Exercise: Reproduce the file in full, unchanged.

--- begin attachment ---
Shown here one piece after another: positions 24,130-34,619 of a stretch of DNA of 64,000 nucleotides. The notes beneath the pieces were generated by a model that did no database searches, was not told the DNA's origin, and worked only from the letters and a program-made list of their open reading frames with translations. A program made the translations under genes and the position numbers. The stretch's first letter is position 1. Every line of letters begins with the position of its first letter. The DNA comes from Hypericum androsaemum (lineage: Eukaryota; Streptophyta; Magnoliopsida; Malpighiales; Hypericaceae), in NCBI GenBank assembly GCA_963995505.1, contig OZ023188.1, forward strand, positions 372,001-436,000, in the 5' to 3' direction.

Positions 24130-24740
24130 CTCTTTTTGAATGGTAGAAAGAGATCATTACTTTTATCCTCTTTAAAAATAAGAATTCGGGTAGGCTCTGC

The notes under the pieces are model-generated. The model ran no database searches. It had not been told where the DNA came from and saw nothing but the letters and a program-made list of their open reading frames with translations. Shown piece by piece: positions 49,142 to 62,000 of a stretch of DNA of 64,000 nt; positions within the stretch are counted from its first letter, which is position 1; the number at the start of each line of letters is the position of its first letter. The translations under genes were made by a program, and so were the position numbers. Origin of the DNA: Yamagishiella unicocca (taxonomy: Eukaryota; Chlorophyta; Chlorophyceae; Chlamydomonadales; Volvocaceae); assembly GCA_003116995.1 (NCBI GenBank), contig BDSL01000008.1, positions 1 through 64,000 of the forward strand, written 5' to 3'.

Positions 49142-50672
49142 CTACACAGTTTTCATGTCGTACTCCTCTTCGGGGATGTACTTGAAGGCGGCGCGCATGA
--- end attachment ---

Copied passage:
Shown here one piece after another: positions 24,130-34,619 of a stretch of DNA of 64,000 nucleotides. The notes beneath the pieces were generated by a model that did no database searches, was not told the DNA's origin, and worked only from the letters and a program-made list of their open reading frames with translations. A program made the translations under genes and the position numbers. The stretch's first letter is position 1. Every line of letters begins with the position of its first letter. The DNA comes from Hypericum androsaemum (lineage: Eukaryota; Streptophyta; Magnoliopsida; Malpighiales; Hypericaceae), in NCBI GenBank assembly GCA_963995505.1, contig OZ023188.1, forward strand, positions 372,001-436,000, in the 5' to 3' direction.

Positions 24130-24740
24130 CTCTTTTTGAATGGTAGAAAGAGATCATTACTTTTATCCTCTTTAAAAATAAGAATTCGGGTAGGCTCTGC

The notes under the pieces are model-generated. The model ran no database searches. It had not been told where the DNA came from and saw nothing but the letters and a program-made list of their open reading frames with translations. Shown piece by piece: positions 49,142 to 62,000 of a stretch of DNA of 64,000 nt; positions within the stretch are counted from its first letter, which is position 1; the number at the start of each line of letters is the position of its first letter. The translations under genes were made by a program, and so were the position numbers. Origin of the DNA: Yamagishiella unicocca (taxonomy: Eukaryota; Chlorophyta; Chlorophyceae; Chlamydomonadales; Volvocaceae); assembly GCA_003116995.1 (NCBI GenBank), contig BDSL01000008.1, positions 1 through 64,000 of the forward strand, written 5' to 3'.

Positions 49142-50672
49142 CTACACAGTTTTCATGTCGTACTCCTCTTCGGGGATGTACTTGAAGGCGGCGCGCATGA